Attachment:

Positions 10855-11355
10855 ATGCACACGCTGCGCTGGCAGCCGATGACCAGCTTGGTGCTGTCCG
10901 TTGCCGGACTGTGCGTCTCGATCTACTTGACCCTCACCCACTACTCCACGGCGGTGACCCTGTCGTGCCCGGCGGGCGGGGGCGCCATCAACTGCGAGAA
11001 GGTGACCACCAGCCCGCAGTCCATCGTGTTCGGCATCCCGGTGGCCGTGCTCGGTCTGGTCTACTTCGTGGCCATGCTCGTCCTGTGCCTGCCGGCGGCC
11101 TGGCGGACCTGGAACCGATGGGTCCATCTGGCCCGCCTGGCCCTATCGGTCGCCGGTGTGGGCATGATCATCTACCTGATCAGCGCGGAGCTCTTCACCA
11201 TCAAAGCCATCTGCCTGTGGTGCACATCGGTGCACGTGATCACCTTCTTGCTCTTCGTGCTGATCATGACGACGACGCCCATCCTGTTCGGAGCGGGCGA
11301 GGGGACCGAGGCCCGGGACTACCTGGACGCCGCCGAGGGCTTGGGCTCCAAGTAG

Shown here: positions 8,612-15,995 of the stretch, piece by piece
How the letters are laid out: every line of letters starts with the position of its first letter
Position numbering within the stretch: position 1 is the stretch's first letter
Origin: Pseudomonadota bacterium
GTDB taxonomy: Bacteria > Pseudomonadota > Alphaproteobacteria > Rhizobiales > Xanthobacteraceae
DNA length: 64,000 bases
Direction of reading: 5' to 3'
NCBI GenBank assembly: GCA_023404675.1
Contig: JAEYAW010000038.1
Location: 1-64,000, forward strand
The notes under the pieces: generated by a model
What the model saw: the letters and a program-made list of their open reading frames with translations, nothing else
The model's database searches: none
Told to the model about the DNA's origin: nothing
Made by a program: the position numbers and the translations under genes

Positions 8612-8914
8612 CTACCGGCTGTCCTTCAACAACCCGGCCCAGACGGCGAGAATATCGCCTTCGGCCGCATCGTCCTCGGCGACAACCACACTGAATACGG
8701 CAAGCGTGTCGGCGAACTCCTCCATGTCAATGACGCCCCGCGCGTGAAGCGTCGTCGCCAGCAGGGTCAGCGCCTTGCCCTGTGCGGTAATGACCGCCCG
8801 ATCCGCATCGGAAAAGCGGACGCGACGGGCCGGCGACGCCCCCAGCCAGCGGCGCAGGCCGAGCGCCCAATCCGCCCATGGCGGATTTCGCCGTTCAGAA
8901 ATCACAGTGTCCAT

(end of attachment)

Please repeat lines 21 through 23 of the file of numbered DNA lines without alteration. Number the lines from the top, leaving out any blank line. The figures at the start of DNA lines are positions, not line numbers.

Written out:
Told to the model about the DNA's origin: nothing
Made by a program: the position numbers and the translations under genes

Positions 8612-8914